Innovation Risk Path Assessing for a Newly Emerging Science and Technology: Illustrated for Dye-Sensitized Solar Cells

Innovation Risk Path Assessing for a Newly Emerging Science and Technology: Illustrated for Dye-Sensitized Solar Cells

Ying Guo (Beijing Institute of Technology, China & Georgia Institute of Technology, USA), Tingting Ma (Beijing Institute of Technology, China & Georgia Institute of Technology, USA) and Alan Porter (Georgia Institute of Technology, USA & Search Technology, Inc., USA)
DOI: 10.4018/978-1-4666-0134-5.ch002
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Abstract

For “Newly Emerging Science & Technologies” (“NESTs”), uncertainty is the major challenge. Technological innovation for NESTs faces many kinds of risks that dramatically affect their development paths. This chapter combines methods of risk utility theory and technology path research and explores a new innovation risk path modeling method for NEST development. Here, the authors apply selected tools from risk utility theory and technology path research to the NEST of special concern—Dye-Sensitized Solar Cells (DSSCs). The case for DSSC commercialization is promising, but challengeable. The prospects for future development of DSSCs are good, with identifiable markets. Multi-party collaboration appears necessary in order to overcome challenges to development. If key technology component selection, technical stability, maturation rate, and other core issues can be improved, commercial innovation has tremendous potential. However, significant competing technologies, as well as uncertain environmental influences, complicate matters. This combination of qualitative and quantitative approaches should yield robust assessment and should allow for better communication of those results. It is useful for technology managers and policy-makers to grasp the development process and prospects for a specific NEST to facilitate innovation management.
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Introduction

“NESTs” are a loose category to which our European colleagues are drawing special attention (Jacobsson and Johnson, 2000; Foxon et al., 2005; Markard, 2006; Robinson and Propp, 2008). Classical technology forecasting methods were devised to address incrementally advancing technological systems (e.g., Moore’s Law well describes some six decades of semi-conductor-based advances). Those methods keyed on technical system parameters, somewhat more than on socio-economic system aspects, because they were initially driven by Cold War tendencies to concentrate on functional gains more than on cost and market issues. Today’s NESTs are more apt to incorporate science-based advances (e.g., in the biotechnologies and nanotechnologies), which tend to occur sporadically, sometimes with disruptive effects. Analyses of NESTs are often related to economic opportunities, with significant concern for identifying and mitigating potential “unintended, indirect, and delayed” societal consequences. We seek to contribute to the development of analytical tools to relate early-stage scientific advances to long-term implications (i.e., potential applications and their implications).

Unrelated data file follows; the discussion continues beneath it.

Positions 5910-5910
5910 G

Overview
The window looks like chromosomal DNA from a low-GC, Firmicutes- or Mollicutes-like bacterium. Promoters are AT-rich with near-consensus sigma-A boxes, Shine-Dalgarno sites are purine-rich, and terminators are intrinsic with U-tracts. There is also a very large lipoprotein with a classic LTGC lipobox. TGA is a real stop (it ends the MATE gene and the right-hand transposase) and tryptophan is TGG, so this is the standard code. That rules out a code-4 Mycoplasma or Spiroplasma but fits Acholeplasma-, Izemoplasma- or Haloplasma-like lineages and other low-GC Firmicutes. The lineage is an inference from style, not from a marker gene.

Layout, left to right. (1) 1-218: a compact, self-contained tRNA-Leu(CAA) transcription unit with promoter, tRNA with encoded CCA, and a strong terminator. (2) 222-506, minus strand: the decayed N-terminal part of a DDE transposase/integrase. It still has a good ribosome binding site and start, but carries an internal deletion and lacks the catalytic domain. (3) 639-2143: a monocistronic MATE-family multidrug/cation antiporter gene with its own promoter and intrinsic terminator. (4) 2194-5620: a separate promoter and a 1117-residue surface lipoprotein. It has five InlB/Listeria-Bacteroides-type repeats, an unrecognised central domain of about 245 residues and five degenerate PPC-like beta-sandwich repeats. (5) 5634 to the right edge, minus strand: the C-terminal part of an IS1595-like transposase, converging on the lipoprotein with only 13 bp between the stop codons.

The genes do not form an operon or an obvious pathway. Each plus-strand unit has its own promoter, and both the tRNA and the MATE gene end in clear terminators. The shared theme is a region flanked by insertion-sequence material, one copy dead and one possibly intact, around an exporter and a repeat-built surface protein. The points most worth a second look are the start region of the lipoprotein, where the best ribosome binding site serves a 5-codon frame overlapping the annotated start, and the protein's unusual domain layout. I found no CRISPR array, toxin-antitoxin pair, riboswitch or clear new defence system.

The previous research provides the research base and useful insights on risk indicator and system, project evaluation methods, the concept of risk, risk identification, risk assessment, and risk early warning. However, these previous studies all assumed a static point of risk assessment without consideration of effectiveness of utilities of different risk levels in different stages of the dynamic technological development. At this point, no systematic research method on dynamic development of new technology products has been devised. To solve this problem, we attempt to evaluate the effectiveness of the risks in the process of development of new technological products from the point of view of the technical pathway. This study combines the theories of risk utility evaluation and technological pathway and contributes to the literature on those two theories.

Here we applied selected tools from risk utility theory and technology path research to the NEST of special concern—Dye-Sensitized Solar Cells (“DSSCs”).

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